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Increasing Efficiency, Decreasing Lead Time With Lean Manufacturing

Since its inception over 50 years ago, Danville Metal Stamping Co., Inc. (DMS), has grown from a three-person metal shop to a company that supplies metal components for some of the biggest names in the aerospace and gas turbine industries. Its customers today include Pratt & Whitney, General Electric, Honeywell, and Rolls-Royce. But the company's rapid growth has required major changes in the way it does business, including the introduction of a lean manufacturing initiative at its plants in Danville, Ill.

"To us, lean manufacturing was not something that was simply desirable- it was a necessary step in maintaining our position in a highly competitive industry," said Tony Nogoda, who as Continuous Improvement Manager has been responsible for continuing the transition to lean manufacturing at DMS.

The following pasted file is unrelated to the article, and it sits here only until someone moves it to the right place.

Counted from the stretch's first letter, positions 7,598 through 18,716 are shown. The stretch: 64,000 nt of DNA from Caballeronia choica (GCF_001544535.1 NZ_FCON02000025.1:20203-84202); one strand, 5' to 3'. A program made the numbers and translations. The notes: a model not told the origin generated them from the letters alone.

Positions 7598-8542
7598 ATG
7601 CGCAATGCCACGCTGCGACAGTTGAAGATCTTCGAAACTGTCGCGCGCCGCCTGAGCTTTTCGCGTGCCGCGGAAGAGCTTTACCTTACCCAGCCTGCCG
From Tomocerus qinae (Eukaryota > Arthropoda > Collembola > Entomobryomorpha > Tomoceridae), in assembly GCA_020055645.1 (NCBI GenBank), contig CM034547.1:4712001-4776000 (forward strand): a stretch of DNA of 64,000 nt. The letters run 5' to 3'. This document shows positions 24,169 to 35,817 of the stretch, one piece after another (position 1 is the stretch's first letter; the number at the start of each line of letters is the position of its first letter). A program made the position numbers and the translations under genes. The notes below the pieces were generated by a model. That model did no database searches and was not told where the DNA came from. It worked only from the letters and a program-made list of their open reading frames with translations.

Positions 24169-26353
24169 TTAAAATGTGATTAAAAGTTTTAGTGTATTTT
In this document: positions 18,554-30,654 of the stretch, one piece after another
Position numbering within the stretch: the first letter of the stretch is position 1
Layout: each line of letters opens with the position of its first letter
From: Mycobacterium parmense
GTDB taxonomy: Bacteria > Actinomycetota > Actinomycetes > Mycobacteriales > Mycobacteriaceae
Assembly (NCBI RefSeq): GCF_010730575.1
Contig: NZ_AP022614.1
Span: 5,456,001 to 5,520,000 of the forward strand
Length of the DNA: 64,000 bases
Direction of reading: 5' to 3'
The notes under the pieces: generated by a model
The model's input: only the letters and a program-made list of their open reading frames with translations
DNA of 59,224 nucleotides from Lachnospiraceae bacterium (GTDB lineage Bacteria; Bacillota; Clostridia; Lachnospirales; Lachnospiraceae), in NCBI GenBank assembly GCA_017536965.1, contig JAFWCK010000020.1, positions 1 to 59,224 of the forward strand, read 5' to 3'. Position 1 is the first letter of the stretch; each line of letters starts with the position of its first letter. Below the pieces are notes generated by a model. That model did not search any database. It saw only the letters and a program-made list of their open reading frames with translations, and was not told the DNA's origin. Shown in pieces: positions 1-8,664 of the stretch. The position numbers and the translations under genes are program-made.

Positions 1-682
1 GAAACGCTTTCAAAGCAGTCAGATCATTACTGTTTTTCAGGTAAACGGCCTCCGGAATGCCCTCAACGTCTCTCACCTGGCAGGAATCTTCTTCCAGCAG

"As demand for our products has increased, our customers have demanded shorter lead times and additional price concessions. We knew we couldn't continue to meet these requirements without proactive steps to make our company more competitive and efficient, which meant exploiting every opportunity to reduce waste in the production process."

Formulating a Lean Manufacturing Strategy DMS management compiled a lengthy document out-lining the company's lean manufacturing objectives, which included specific goals for reducing scrap, rework, overproduction, inventory, and work in progress. Among the goals was increasing throughput to improve inventory turns by 4% per year. The management team also looked to other companies that had adopted lean manufacturing techniques for best practices that could be adopted at DMS.

Learn how Danville Metals adjusted their business processes to run lead.

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